I guess with cleanliness with Airbnb it really depends on the popularity of the house and how much time there is for the owners to clean it. For hostels however, if you choose to stay in popular hostels like Wombats, the level of cleanliness is pretty good (even the lockers were clean and not dusty!)
So if you're big on cleanliness, choose to stay in more popular/recommended hostels, and you won't have much to complain about.
Another side note, higher end hostels have REALLY good shower pressures. I'm sort of weird like that, and shower pressure is one of the key things I find it very difficult to live without, so I was incredibly surprised when all the hostels I went to had GREAT shower pressures, mostly better than those in the airbnbs!
AMBIENCE / SERVICES
Hostels typically serve pretty awesome breakfast buffets (the one in Prague was amazing) for a cost of about 3 - 5euros per person depending on the hostel. I know BnB stands for bed and BREAKFAST, but half the time, breakfast is cereal in the fridge and a few teabags. Unless you pay and additional fee or it is explicitly stated on the webpage that breakfast is included in the fee, it never is.
People say living in an airbnb gives you the feeling like you're an inhabitant of the country and you're going back to your "house" after a long day. I honestly think that's questionable. I've lived abroad (in a studio apartment I found on airbnb) and it is definitely NOT THE SAME, as if i'm living there as a tourist. Sure the higher end airbnbs will probably have great furbishing, but the same cannot be said for that of a lower priced (under 50 euros per night) studio or room. That being said, airbnbs are definitely more cosy. If you're the type of person that prefers to have very quiet evenings, and you rather pay a little bit more for that, go for an airbnb.
The winning point hostels have is that the higher end hostels have bars, a nice lounge area and wombats Munich had a gorgeous canopy, and you get to make friends while you're there.
You get to meet the locals who work there, and you get to meet foreigners who are traveling. Perfect of people who want to meet new friends or just... people watch (I do that a lot!)
I think by now we all have established that I enjoyed the hostels i've stayed in. And just to reiterate what budget travellers (just google why should i stay in a hostel and you have a ton of blog articles to read) have been saying all these while, HOSTELS ARE SAFE.
Some hostels (like ALL those in the list below) come with lockers, and wombats is so high tech you use your keycard to lock the door of your locker.
Hostels have people in the reception round the clock, so that means in case of an emergency or anything serious, you will have someone to ask for help (I saw a female hostel receptionist guiding a drunk/tipsy girl to the toilet and back to her room making sure she was alright when she got back from a late night out!). This is not usually possible in an Airbnb apartment.
However, some people have lost things in hostels because they don't lock them up. Always find a way to lock your baggage either in the lockers provided or bring your own lock. I typically leave my luggage out and lock my valuables in the lockers provided. Again, not all hostels have the same amenities, so do check if lockers are being provided.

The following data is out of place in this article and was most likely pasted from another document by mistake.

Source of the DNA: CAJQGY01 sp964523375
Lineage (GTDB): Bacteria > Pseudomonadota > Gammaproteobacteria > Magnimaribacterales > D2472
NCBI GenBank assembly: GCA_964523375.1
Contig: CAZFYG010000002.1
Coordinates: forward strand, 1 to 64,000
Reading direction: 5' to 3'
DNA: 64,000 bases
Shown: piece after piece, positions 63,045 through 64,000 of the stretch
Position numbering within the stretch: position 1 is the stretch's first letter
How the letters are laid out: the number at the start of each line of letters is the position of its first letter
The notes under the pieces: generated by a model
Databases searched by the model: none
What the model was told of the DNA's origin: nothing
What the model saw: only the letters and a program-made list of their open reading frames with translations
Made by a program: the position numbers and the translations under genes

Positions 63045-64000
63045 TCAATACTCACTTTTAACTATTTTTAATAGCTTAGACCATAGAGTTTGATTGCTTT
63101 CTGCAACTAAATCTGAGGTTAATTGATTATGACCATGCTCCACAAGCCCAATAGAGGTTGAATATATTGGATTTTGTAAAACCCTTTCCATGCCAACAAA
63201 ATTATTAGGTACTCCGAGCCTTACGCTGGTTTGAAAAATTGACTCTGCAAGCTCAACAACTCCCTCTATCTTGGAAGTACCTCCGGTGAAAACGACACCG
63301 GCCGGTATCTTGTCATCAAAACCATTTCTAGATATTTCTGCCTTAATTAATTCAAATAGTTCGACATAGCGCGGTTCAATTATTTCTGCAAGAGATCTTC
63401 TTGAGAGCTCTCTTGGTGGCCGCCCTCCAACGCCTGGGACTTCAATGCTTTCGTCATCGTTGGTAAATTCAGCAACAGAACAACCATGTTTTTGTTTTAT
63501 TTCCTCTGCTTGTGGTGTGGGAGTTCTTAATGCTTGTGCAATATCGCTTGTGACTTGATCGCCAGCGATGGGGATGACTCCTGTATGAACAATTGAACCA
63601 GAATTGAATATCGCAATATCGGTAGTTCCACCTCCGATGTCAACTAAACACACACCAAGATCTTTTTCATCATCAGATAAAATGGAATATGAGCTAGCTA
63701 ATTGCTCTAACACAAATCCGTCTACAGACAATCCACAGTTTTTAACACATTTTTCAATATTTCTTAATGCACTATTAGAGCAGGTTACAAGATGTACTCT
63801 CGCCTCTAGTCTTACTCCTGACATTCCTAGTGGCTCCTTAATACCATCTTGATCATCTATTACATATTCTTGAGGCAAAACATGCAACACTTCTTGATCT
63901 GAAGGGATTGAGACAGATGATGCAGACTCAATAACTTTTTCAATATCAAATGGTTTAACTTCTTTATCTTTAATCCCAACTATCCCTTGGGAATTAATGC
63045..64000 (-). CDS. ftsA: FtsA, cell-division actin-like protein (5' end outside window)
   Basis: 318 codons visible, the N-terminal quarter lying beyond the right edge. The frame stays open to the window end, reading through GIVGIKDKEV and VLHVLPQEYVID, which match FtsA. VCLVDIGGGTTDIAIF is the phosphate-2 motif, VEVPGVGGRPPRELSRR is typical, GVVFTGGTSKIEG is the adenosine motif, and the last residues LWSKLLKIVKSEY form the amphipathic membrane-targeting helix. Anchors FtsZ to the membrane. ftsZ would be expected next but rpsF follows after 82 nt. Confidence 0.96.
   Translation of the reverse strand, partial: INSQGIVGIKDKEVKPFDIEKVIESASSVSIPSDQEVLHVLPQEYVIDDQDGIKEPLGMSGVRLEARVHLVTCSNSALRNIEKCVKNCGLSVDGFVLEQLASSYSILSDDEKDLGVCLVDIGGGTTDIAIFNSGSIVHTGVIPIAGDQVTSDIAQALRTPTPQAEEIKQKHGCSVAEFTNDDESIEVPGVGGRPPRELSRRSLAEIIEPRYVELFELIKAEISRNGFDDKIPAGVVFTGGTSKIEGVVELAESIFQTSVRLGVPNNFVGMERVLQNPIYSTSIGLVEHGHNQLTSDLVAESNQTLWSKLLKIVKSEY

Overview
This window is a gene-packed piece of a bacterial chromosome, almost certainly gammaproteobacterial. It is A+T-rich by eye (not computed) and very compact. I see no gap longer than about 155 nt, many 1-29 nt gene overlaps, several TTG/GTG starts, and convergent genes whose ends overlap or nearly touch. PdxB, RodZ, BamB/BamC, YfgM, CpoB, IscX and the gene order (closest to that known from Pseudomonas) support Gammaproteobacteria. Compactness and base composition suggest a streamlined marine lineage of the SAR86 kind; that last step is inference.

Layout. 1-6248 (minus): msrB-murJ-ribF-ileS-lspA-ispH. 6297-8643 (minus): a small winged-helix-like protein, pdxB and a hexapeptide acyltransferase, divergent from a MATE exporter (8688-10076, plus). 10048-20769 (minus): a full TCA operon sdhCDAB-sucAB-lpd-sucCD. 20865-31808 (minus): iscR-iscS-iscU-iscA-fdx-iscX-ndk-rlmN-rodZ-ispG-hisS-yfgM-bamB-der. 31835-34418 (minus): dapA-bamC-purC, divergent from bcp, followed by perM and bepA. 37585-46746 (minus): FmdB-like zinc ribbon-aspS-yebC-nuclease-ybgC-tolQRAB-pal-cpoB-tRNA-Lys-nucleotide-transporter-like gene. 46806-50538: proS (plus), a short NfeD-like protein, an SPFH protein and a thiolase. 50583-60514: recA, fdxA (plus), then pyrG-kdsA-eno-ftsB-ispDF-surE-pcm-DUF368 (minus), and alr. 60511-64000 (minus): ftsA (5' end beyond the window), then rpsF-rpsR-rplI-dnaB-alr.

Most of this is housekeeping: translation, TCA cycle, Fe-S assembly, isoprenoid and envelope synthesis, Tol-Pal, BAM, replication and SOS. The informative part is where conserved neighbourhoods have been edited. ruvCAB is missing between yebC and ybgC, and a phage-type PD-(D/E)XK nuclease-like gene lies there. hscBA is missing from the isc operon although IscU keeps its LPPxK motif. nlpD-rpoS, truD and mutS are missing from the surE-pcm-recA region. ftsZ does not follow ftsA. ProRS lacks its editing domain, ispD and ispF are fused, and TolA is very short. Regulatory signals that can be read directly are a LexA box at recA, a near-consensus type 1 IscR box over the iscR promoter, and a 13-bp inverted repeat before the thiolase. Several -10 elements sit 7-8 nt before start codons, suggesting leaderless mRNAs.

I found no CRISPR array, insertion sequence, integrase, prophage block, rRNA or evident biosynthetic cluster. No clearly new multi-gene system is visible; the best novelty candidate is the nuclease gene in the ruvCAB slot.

With airbnb, you rent the whole room, and your trust is in the owners of the house. Usually they give you a key to the room so you can lock the room when you leave, and most of the time, nothing would go missing.
Honestly, I don't think the difference in both scenarios is huge. Just make sure to always lock your things up!
Other things to take note:
Like Airbnbs, there are a WIDE range of hostels. I've heard from my friends about their horrible hostel experience, and many of them would rather stay in airbnbs if they could. To avoid experiences like that, always check the hostel for ratings. Just like how you would check Airbnb houses for their ratings and reading previous visitor comments, you should always do the same for hostels.
Base on sites like hostelbookers or hostelworld, the ones with over 90% ratings and recommendation tend to be pretty reliable. Check for the amenities offered in a hostel as well, and look at the images provided so as to gauge the type or room and space given.
Give private hostel rooms a look before jumping to airbnbs as well, because if you're traveling in a larger group, getting a private room in a hostel maybe better that going for an airbnb of the same price, especially if you know it is a reputable hostel.
If you're travelling alone, it might be better to stay in an all female dormitory in a hostel instead of renting a room on airbnb. Just being around people is less lonely and sort of safer in a way.
Here are the links of the hostels and Airbnbs I have stayed in during my winter trip (and some the summer before)
Wombats Berlin / Sleepy Lion Hostel - Leipzig / Mosaic House - Prague / Wombats Munich / Euro Youth Hostel - Munich / Yoho International Youth Hostel - SalzburgThe best hostel from this lot was Mosaic House. Hands down. It felt like a hotel, but with the amenities of a condominium, plus the cosy feeling of an airbnb (located really near the centre of the city).
I hope you find these useful in a way, also, my hostel experiences are limited to those listed above, and don't represent ALL hostels!
Feel free to share any of your hostel and airbnb experiences, or list down your favourite accommodation places, I'd love to hear your thoughts.